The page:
Mysterious crackles, hisses and whistles have been heard 36 kilometers (22 miles) above the Earth’s surface. Unsure of their exact origin, NASA plans to send more microphones up into this region of near space to continue eavesdropping.
“It sounds kind of like 'The X-Files,” Daniel Bowman, who built the equipment that made the recordings, told Live Science. Known as atmospheric infrasound, the noises are at too low a frequency to be heard by the human ear, generally dipping below 20 hertz. Sped up, however, and the eerie sounds are revealed. Listen to the recording below.
Bowman, a graduate student from the University of North Carolina, hopes that these recordings might encourage more people to start listening to atmospheric infrasound again. The last experiments that recorded these waves from such heights occurred in the 1960s, when scientists were trying to listen out for nuclear explosions. Since then though, they’ve largely been forgotten about. “There haven't been acoustic recordings in the stratosphere for 50 years. Surely, if we place instruments up there, we will find things we haven't seen before,” says Bowman.
The infrasound microphones he built were attached to NASA’s High Altitude Student Platform (HASP). The large helium balloon is an annual project run by NASA in which university students can design experiments to be sent up into near space—the region of the atmosphere above the altitude at which planes fly, but below the limit of the stratosphere at 100 kilometers (62 miles) up.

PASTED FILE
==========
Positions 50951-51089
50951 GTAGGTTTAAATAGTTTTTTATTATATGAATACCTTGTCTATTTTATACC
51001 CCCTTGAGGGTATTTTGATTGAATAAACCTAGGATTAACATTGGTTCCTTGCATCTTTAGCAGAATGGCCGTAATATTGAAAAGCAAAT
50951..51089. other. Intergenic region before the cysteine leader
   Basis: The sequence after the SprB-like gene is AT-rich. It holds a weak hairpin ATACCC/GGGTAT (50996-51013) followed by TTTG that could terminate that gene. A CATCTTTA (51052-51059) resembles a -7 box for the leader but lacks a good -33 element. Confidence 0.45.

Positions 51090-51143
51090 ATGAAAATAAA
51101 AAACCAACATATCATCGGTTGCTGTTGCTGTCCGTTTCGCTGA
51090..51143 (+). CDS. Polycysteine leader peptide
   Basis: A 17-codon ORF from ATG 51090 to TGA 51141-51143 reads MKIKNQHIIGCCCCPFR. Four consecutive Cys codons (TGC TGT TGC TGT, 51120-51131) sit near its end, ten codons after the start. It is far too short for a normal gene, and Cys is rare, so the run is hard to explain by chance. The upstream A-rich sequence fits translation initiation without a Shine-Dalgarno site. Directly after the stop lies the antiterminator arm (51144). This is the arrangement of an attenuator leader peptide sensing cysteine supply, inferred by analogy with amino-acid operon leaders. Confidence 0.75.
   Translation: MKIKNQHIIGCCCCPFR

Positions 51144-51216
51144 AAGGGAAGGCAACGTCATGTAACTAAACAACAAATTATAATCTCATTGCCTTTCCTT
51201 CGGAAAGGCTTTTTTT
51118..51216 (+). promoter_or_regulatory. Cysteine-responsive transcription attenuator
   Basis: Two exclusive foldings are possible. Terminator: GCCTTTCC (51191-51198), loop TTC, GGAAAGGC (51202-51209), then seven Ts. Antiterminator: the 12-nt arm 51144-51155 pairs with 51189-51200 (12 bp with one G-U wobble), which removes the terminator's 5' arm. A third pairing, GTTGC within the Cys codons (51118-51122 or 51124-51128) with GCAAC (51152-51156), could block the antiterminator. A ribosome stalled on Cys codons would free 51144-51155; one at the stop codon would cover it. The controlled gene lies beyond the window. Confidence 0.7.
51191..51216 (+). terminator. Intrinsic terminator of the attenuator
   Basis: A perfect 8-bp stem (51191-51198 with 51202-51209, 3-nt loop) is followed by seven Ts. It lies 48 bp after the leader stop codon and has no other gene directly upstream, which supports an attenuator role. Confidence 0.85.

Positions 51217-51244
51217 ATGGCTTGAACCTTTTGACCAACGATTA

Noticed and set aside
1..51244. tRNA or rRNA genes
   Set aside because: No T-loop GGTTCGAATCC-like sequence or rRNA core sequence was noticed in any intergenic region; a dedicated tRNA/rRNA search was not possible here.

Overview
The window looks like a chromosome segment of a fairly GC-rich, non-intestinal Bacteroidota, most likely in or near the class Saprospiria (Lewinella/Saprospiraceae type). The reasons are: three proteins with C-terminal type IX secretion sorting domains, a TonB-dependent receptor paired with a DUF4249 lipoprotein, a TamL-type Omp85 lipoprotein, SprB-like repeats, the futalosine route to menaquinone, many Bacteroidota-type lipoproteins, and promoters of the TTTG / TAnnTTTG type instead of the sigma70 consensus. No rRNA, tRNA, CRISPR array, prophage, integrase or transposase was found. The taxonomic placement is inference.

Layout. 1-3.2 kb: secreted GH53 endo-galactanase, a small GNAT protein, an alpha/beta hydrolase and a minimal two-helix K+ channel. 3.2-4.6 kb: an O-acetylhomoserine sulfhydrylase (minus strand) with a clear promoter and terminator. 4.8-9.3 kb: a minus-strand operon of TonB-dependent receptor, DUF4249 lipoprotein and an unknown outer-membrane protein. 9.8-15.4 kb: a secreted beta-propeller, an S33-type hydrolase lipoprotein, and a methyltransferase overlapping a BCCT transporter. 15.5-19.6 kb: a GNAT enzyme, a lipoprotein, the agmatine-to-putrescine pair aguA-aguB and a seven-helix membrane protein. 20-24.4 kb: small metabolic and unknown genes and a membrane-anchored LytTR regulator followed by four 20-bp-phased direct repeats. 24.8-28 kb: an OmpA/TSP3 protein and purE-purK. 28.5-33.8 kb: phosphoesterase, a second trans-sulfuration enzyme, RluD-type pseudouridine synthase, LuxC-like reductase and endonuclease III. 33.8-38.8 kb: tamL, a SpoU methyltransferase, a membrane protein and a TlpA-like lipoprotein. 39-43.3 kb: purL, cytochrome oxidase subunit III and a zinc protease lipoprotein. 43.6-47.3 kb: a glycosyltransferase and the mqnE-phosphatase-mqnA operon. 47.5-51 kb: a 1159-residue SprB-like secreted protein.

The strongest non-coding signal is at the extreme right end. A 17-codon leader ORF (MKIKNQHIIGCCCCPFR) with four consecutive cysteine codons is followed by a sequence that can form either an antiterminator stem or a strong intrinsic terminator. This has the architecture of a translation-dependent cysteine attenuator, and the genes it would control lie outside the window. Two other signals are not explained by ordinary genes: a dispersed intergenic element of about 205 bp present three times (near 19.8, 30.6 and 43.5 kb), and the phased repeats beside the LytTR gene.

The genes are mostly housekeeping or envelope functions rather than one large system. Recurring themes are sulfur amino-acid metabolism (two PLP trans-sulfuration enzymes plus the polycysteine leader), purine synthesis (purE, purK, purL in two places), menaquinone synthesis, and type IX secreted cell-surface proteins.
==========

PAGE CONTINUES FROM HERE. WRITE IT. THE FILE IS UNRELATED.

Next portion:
The flight occurred last year and lasted a total of nine hours as it drifted over New Mexico and Arizona, reaching a maximum height of 37.5 kilometers (23.5 miles). This is the highest any infrasound experiment has reached, according to Bowman. In fact, the recordings were so intriguing that NASA is planning to send more recording devices up there on this year's HASP flight.
Because of their low frequency, the infrasounds carry for long distances. They can be produced by all sorts of natural events, such as volcanoes, earthquakes or thunderstorms. It’s thought that listening to these waves might even be a way of monitoring the weather. Bowman has similar plans, as he’s looking to record the infrasound above an erupting volcano.
Rather than aliens or robots though, the source of these spectral sounds are probably closer to home. Best guesses so far range from signals from wind farms, ocean waves crashing, wind turbulence, or even just the vibrations caused by the balloon cable. Looks like we won’t be needing Mulder and Scully after all.